Tuesday, June 19, 2018
Packed up about 10 or 11 and went to the Capitol Reef campground to dump ad refill water. ($5).Got fuel in Torrey and then headed south on SR12. We were watching for the Singletree Campground on 12, but never saw any signs for it. There were also supposed to be two other campgrounds along that 10 mile stretch, but we never saw them. Came to the Rest Area on SR12 that we had found on the internet. I talked to a woman at the Information Center and she recommended a boon docking area that was just south of the rest area by about 50 yards (also unmarked). We pulled in and there was plenty of space to turn around. We’re not too far off the road, but the road is not heavily traveled. There was one other camper when we arrived (about 12) with a truck, equipment trailer, and a 4-wheeler. Later in the day another camper and a group of teens that I think are a Mormon group (their equipment trailer said Ward 1 on it). So far they haven’t been excessively noisy.
There’s a bear warning poster on one of the trees here – the thought of running into bears does make me feel a bit nervous, but that’s how it is in all the mountainous areas. Elevation is about 8000 feet and is heavily treed with tall, long-needled pines. The ground is covered with pine needles that are so dry that they crunch underfoot. A real fire hazard, and Forest Service signs say that the fire danger is very high. The lady at the information center recommended against having a campfire. No worries – we never have them.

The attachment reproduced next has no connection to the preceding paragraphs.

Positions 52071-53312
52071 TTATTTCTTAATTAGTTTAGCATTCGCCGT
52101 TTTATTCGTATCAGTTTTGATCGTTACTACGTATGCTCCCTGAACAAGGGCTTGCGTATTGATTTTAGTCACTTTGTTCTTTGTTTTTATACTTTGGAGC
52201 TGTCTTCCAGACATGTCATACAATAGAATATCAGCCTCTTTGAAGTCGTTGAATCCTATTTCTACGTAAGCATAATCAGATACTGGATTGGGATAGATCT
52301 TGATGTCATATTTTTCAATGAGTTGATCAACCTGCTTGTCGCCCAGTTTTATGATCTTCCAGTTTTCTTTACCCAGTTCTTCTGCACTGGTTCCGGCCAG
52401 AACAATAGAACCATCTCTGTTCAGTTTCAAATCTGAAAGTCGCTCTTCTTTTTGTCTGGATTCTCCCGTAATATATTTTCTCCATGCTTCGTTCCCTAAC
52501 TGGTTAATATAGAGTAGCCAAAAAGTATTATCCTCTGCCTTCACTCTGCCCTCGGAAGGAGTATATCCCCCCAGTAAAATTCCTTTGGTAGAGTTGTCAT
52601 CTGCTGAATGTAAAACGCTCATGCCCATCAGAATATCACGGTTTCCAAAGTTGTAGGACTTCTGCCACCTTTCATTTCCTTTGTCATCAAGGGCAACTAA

Plans for Tomorrow
Tomorrow we may unhitch and drive down the road to the Anasazi Indian State Park, which looks to be no more than about 10 miles away. We have no cell reception on Verizon or AT&T, so we’re stuck with using maps. Not a good feeling to not be able to call anyone either. At least that Visitor’s Center is just up the road in case of emergency.
I noticed as we were coming through the mountains that the coolant temp on the truck was hovering over 212 and went as high as 217. And the truck seemed to be working awfully hard and going awfully slow on the mountains. I don’t remember it being like that before. I don’t know what the max temp is for coolant but that seems high to me. Checked the manuals and the truck takes a special type of coolant – OAT or something like that. Important not to use some other type! Manual says there’s a coolant level dipstick inside the coolant reservoir container. Will check it in the morning when it’s cold. Oil temp was about 200 and Transmission temp was about 185 — those seemed ok. I’m just worried about the coolant temp. The outside temperature was only 70. I would think that would keep the engine cool even when it’s working hard on the mountains.